IDA urged to up ante in attracting jobs to West Cork ‘outback’

IDA Ireland has been accused of almost reducing West Cork to an “outback”, in its alleged failure to bring jobs to the coastal region.

Most of the area’s councillors rounded on the state agency for its failure to attract foreign investment and industry. Councillors from all main parties, along with independents, highlighted concerns about a migration crisis in West Cork due to a lack of jobs.

Elected representatives issued an invite to IDA Ireland representatives to address issues with them, in County Hall. Several county councillors insisted IDA Ireland “had no interest in bringing industries to West Cork”. However, they did accept IDA Ireland recently sought a site to be rezoned in Skibbereen to accommodate a proposed new plastics manufacturing project.

An Irish-American family with very strong links to the region approached the county council and the IDA to get a site rezoned from agricultural to industrial in the hope of building a plant which will employ up to 50 people.

The family already own 18 factories worldwide and locating one in Skibbereen would be a huge boost for the town, councillors said.

The land has now been rezoned by the council and while the IDA’s involvement was welcomed in this case, Skibbereen-based Councillor Joe Carroll (FF) said, overall, he didn’t believe the IDA was doing its best for West Cork. “Down the line we’ll become the outback. They (IDA) could say there is no workforce there (West Cork). There would be a workforce if there was work in Skibbereen, Dunmanway, Bantry and Castletownbere,” he said.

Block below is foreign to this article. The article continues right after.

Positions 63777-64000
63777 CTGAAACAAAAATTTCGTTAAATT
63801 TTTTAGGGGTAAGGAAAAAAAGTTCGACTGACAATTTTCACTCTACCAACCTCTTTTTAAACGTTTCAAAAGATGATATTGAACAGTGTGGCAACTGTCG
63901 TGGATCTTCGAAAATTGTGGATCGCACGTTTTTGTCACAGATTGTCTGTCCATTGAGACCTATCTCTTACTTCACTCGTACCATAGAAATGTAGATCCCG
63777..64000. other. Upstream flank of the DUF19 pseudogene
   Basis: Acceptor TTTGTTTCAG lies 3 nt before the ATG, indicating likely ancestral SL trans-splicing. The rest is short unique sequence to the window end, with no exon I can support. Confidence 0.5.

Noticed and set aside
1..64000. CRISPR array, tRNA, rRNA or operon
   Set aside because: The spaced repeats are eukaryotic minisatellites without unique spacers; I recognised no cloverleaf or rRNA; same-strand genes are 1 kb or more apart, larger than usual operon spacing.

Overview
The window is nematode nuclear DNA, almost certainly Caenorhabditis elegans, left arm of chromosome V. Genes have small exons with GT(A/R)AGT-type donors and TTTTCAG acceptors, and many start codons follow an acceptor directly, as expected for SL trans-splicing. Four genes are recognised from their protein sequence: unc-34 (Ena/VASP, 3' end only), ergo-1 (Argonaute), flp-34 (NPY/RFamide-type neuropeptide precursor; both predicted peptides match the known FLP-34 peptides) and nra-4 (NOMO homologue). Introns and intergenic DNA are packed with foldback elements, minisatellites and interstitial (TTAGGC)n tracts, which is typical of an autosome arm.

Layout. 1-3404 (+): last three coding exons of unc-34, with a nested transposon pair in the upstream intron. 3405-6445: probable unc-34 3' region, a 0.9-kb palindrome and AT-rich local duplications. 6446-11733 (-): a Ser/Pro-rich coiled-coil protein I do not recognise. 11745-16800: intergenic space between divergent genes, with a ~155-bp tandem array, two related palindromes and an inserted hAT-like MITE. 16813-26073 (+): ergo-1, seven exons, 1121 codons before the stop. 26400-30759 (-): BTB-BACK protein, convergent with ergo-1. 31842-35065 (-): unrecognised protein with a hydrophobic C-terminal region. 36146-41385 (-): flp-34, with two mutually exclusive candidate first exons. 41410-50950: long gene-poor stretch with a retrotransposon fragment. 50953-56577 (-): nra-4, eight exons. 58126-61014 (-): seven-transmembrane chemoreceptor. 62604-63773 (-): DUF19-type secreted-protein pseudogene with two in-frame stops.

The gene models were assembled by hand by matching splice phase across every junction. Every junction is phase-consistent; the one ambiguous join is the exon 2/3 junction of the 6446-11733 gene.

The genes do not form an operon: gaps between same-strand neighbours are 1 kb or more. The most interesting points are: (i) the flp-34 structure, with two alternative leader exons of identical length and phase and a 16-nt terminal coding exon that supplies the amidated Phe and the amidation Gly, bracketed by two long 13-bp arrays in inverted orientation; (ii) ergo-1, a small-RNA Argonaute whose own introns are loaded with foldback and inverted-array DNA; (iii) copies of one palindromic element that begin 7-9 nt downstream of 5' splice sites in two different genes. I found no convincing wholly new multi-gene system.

Christopher O’Sullivan (FF) agreed with his colleague while Declan Hurley (Ind) said it was great to see a family who had left West Cork years ago offering to provide investment locally. However, he questioned the IDA’s willingness to push West Cork. “Dunmanway has lost 300 jobs from three major industries in the last 10 years and there’s now an outward migration of people to get work elsewhere. We need answers from the IDA,” he said.

Paul Hayes (SF) said the N71, the main road servicing West Cork, was a major impediment to future development of the region due to it being in such a poor state.

“We don’t want towns in West Cork to turn into commuter towns with people driving out of them to go to Cork City in the morning and only returning at night,” he added.

Mary Hegarty (FG) said that if IDA Ireland did show more interest in West Cork, there would be pressure on other bodies to improve infrastructure.


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